Superintendent Reykdal denies 780 families funding to attend online public schools
When Governor Inslee’s order closed public schools in mid-March because of COVID-19, many parents went online for help. They discovered Washington state has an existing, well-established system of free, public, state-approved and fully accredited, online schools. These online schools have years of experience and expertise. Thousands of students have graduated from online public schools and gone on to college and to lead successful, productive lives.
Naturally, with widespread school closures, many parents rushed to enroll their children online. Yet state superintendent of schools Chris Reykdal has decided to cut off state funding for these families. The Seattle Times reports:
“Washington funds schools based on how many students they teach, and has promised to pay public districts based on February enrollment numbers — regardless of whether some have since transferred….
“Virtual schools want to get paid, too….. ‘We don’t yet know if the Legislature will provide additional funds that could help the online providers,’ said Katy Payne, spokesperson for the state’s Office of Superintendent of Public Instruction."
In other words, Superintendent Reykdal has abandoned the families who chose to enroll their children in an online school. This decision will affect 780 children from around the state who have joined Washington’s online public schools since the COVID shut-down order started.
Washington law provides that students who transfer to a public online school will not lose their state funding. On average online students get $8,500, far less than the $12,700 Seattle students receive but many families clearly feel it is worth it.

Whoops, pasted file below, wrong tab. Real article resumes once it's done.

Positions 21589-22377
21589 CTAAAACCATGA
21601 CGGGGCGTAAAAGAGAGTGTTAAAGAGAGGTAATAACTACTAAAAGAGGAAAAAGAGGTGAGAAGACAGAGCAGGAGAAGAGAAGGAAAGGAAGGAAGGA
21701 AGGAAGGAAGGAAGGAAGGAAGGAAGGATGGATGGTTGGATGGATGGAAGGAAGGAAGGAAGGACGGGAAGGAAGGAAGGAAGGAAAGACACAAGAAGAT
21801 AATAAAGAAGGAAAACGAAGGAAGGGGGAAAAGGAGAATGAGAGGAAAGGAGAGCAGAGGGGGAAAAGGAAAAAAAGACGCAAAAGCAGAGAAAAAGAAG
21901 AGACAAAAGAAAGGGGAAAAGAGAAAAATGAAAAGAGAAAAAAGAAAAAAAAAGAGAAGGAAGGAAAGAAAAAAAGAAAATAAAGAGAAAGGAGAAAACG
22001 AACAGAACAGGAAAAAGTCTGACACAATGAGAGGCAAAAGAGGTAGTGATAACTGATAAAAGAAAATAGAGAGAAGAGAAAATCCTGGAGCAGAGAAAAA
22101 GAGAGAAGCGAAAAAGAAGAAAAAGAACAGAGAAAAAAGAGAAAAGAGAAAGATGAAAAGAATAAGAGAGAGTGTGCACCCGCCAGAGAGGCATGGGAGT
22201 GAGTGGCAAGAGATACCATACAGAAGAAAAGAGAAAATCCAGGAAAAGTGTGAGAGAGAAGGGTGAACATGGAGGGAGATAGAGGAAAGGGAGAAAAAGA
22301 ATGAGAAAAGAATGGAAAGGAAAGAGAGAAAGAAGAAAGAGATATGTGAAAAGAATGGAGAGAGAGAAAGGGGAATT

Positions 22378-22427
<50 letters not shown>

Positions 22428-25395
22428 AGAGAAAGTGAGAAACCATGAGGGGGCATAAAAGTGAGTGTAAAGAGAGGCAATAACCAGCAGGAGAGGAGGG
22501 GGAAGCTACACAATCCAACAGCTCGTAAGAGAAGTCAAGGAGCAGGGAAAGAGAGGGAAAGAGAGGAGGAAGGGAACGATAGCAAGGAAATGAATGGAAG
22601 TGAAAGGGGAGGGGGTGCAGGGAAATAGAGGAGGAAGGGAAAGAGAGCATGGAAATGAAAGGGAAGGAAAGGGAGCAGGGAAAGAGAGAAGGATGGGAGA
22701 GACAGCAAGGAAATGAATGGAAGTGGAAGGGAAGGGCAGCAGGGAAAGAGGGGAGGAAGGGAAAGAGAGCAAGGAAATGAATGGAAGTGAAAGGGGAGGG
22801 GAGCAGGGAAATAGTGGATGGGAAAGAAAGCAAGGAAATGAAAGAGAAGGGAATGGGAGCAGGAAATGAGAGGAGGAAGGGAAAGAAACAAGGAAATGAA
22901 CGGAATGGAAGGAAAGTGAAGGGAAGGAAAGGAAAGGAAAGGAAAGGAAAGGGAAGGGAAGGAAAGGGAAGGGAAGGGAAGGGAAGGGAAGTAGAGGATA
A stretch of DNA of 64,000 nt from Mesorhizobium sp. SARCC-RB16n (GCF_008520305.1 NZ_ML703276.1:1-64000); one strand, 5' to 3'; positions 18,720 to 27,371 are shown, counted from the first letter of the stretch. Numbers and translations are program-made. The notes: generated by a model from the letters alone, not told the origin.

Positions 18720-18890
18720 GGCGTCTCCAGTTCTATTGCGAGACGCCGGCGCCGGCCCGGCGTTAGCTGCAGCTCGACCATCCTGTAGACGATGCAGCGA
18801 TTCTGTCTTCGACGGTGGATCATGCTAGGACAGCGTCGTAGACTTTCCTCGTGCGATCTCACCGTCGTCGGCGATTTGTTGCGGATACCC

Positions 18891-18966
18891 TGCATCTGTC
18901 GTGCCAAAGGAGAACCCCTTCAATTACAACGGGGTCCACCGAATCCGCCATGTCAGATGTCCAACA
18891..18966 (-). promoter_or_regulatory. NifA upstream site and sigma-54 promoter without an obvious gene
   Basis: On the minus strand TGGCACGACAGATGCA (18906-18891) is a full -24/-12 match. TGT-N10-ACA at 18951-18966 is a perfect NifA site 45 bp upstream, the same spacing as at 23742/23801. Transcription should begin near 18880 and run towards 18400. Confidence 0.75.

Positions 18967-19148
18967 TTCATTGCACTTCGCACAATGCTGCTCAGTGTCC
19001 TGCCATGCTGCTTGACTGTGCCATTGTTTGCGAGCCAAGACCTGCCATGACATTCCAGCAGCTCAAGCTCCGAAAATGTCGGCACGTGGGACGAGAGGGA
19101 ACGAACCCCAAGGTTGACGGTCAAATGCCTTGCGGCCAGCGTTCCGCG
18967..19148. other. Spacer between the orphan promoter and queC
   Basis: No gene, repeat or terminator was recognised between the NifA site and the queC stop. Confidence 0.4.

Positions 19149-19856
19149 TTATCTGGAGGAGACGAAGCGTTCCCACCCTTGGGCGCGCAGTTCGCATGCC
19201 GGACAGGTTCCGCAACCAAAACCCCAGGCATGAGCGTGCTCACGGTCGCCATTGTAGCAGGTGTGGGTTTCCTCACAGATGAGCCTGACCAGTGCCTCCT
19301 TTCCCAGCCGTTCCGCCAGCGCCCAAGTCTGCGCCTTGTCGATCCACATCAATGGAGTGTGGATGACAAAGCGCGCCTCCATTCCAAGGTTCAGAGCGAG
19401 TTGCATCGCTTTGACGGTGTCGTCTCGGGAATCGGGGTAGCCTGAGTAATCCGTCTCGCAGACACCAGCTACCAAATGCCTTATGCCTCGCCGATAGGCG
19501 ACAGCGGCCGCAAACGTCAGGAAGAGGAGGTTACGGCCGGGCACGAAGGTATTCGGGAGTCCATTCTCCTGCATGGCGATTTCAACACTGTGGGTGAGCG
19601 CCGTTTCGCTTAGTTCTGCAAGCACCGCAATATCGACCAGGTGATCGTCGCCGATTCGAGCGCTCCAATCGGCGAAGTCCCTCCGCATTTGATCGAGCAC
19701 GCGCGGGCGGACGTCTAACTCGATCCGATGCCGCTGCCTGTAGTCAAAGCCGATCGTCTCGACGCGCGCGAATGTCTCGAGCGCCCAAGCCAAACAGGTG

Yet Reykdal indicates he will not allow transfer students to receive funding, and that he will send the money to their old school districts instead. The decision is clearly unfair and meanspirited. Such a policy would never stand in private sector education.
Washington has well-established and respected online public schools, with years of experience providing instruction to students. Examples are Insight Schools serving 2,800 students, and Washington Virtual Academy (WAVA), serving 4,500 students.
The Seattle Times tells of Colleen Riccitti, mother of three children. She described Kent schools under the shut-down order as “chaotic at best.” With her children facing weeks or months of lost education time, she enrolled her children in WAVA.
Within two weeks, WAVA sent Riccitti’s family a half-dozen boxes containing textbooks, workbooks, watercolors and clay, microscopes, and bean seeds for science experiments. WAVA instructors then quickly assessed the learning needs of each child. Riccitti’s eldest daughter Kayla, age 13, reports that: “I had one-on-ones with a lot of my [WAVA] teachers to figure out what I needed to do.”
“It was a no-brainer to try to enroll them right away so they didn’t really miss anything,” said Riccitti. She is right to worry about her children falling behind in learning. The NWEA, an educational services association, reports:
“Preliminary COVID slide estimates suggest students will return in fall 2020 with roughly 70% of the learning gains in reading relative to a typical school year. However, in mathematics, students are likely to show much smaller learning gains, returning with less than 50% of the learning gains and in some grades, nearly a full year behind what we would observe in normal conditions.”
Families across the state feel stranded and frustrated by the closure of traditional schools. Children are falling behind. Many parents are reporting their districts are not providing much support or instruction.
And now Superintendent Reykdal is denying funding to families that seek learning alternatives. These families still attend public schools. They have a right to receive the funding to which their children are entitled. Instead of targeting families who make decisions of which he does not approve, this highest-elected school official should be encouraging parents to get engaged, and providing support to help children succeed, especially given the isolation and fear many children are experiencing during the public health emergency.